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Where is Tallinn located?

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Where is Tallinn located?

Tallinn is the capital and largest city of Estonia. Located on the Gulf of Finland, it is its northernmost capital, and is one of the most historically rich cities in the country, having been founded as early as 1248 AD. With a multicultural population, including sizable Russian and German populations, Tallinn offers a unique blend of cultural influences that draws in both locals and visitors.

Tallinn is located in northeastern Estonia, lying on the northern coast of the Gulf of Finland. It acts as the cultural and political center for the country, and its population of 445,220 inhabitants makes it the most populous city in the country, accounting for 33.6% of Estonian’s total population. It occupies a total area of 159.2 km2 (61 sq mi), with an urban area of 120 km2 (46 sq mi).

The city is divided into eight administrative districts: Kristiine, Lasnamäe, Mustamäe, Pirita, Põhja-Tallinn, Kesklinn, Vanalinn and Haabersti. Each district is further divided into subsections that provide more localized services and representation.

Tallinn boasts a unique location in both a geographic and cultural sense. It lies at the intersection of multiple trade routes and transport channels, acting in many ways as a bridge between the East and West. Its convenient harbor overlooks the Baltic Sea, providing it access to major waterways and beyond. It also has direct rail connections to other major cities in Europe and is served by an efficient network of highways, making it easy to reach from other countries.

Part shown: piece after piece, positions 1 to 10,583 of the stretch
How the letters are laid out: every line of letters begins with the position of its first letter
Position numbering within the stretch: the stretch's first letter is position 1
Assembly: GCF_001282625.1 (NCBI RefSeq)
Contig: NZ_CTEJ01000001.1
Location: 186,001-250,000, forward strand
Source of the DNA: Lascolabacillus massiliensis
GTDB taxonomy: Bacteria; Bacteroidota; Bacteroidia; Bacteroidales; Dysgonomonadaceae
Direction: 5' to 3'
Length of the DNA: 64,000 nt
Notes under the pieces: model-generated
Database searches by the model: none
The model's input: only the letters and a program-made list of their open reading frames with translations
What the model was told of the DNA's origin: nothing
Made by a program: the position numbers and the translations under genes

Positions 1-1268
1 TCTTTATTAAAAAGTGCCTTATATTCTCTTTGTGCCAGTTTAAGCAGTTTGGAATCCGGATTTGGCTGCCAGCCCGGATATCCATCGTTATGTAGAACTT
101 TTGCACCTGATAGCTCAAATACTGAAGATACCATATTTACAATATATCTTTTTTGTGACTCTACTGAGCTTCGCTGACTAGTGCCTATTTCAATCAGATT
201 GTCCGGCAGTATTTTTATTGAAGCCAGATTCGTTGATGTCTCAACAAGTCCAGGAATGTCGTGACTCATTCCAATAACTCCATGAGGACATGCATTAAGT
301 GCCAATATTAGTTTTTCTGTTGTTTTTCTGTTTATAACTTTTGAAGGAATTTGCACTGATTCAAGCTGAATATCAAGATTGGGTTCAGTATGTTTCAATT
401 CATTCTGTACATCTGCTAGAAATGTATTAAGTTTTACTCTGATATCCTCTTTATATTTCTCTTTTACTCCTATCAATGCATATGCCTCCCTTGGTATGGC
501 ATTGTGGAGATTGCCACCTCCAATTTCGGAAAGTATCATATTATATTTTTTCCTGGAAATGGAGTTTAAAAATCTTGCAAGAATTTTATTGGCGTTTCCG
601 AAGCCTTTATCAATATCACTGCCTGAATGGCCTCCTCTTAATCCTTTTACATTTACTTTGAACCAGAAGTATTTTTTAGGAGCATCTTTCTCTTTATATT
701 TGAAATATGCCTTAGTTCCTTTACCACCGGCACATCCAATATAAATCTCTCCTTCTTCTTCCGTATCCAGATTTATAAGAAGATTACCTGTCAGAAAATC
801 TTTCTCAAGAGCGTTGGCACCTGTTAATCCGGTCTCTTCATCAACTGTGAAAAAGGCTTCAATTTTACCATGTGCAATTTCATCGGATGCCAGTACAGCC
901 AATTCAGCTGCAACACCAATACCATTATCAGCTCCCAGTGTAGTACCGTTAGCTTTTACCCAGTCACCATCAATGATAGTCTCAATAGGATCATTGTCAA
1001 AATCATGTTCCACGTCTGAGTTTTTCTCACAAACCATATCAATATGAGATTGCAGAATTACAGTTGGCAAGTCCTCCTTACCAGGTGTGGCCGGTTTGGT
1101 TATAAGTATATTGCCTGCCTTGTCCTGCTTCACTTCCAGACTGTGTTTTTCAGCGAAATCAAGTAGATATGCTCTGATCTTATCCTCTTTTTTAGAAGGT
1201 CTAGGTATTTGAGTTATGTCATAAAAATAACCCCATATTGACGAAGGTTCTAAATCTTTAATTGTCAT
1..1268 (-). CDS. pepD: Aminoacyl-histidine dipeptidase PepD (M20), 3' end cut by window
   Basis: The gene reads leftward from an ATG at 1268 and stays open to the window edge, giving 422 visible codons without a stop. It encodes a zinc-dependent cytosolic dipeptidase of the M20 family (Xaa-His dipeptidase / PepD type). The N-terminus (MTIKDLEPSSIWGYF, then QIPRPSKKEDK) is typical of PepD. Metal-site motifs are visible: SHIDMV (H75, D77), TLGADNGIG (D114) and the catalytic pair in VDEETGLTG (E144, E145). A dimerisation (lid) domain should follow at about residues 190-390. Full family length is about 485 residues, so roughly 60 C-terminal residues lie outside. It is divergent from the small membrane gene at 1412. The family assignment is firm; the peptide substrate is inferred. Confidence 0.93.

It’s close proximity to the rest of Europe and its own rich cultural history has made it an increasingly popular destination for travelers. Its Old Town, declared a UNESCO World Heritage Site in 1997, is among one of Europe’s best preserved medieval cities. Its spacious squares and cobbled roads retain much of their original charm, allowing visitors to experience a mix of cultures and time periods while they explore. Tallinn also houses many examples of modern architecture, blending both historical and contemporary vibes together in many neighborhoods.

While Estonia is increasingly emerging into a modern European economy, Tallinn remains a city that has managed to retain many aspects of its culture and history. With vast outdoor parks, fascinating historical landmarks and unique modern buildings, there’s plenty that await visitors in this picturesque Estonian capital. More information about Tallinn can be found on Visit Estonia’s website.

Insider’s Guide to Tallinn: Where History Meets Modernity

Tallinn is the capital city of Estonia, located in Northern Europe on the shore of the Baltic Sea. Established back in the 13th century, the city has a rich and fascinating history, which is reflected in its well-preserved medieval architecture, mixed with modern and contemporary elements. The fusion of the old and the new gives Tallinn a unique charm that has been attracting visitors from all over the world. Here is an insider’s guide to the city of Tallinn with all the must-see attractions, local dining spots, cultural experiences, history, and off-the-beaten-path suggestions for you to explore.


1. Old Town: The heart of the city is the Old Town, which is a UNESCO World Heritage site and one of the best-preserved medieval cities in Europe. The cobblestoned streets, colorful houses, and Gothic architecture will transport you to a different era. The Town Hall Square is a must-visit, and if you’re lucky, you might catch a traditional folk dance or song performance.

2. Kadriorg Park: This 18th-century park was commissioned by the Russian tsar Peter the Great and named after his wife Catherine. It’s a sprawling green area that is perfect for a stroll, a picnic, or a visit to the Baroque Kadriorg palace and its surrounding museums. The Kumu Art Museum, which showcases Estonian art from the 18th century to the modern era, is a definite highlight.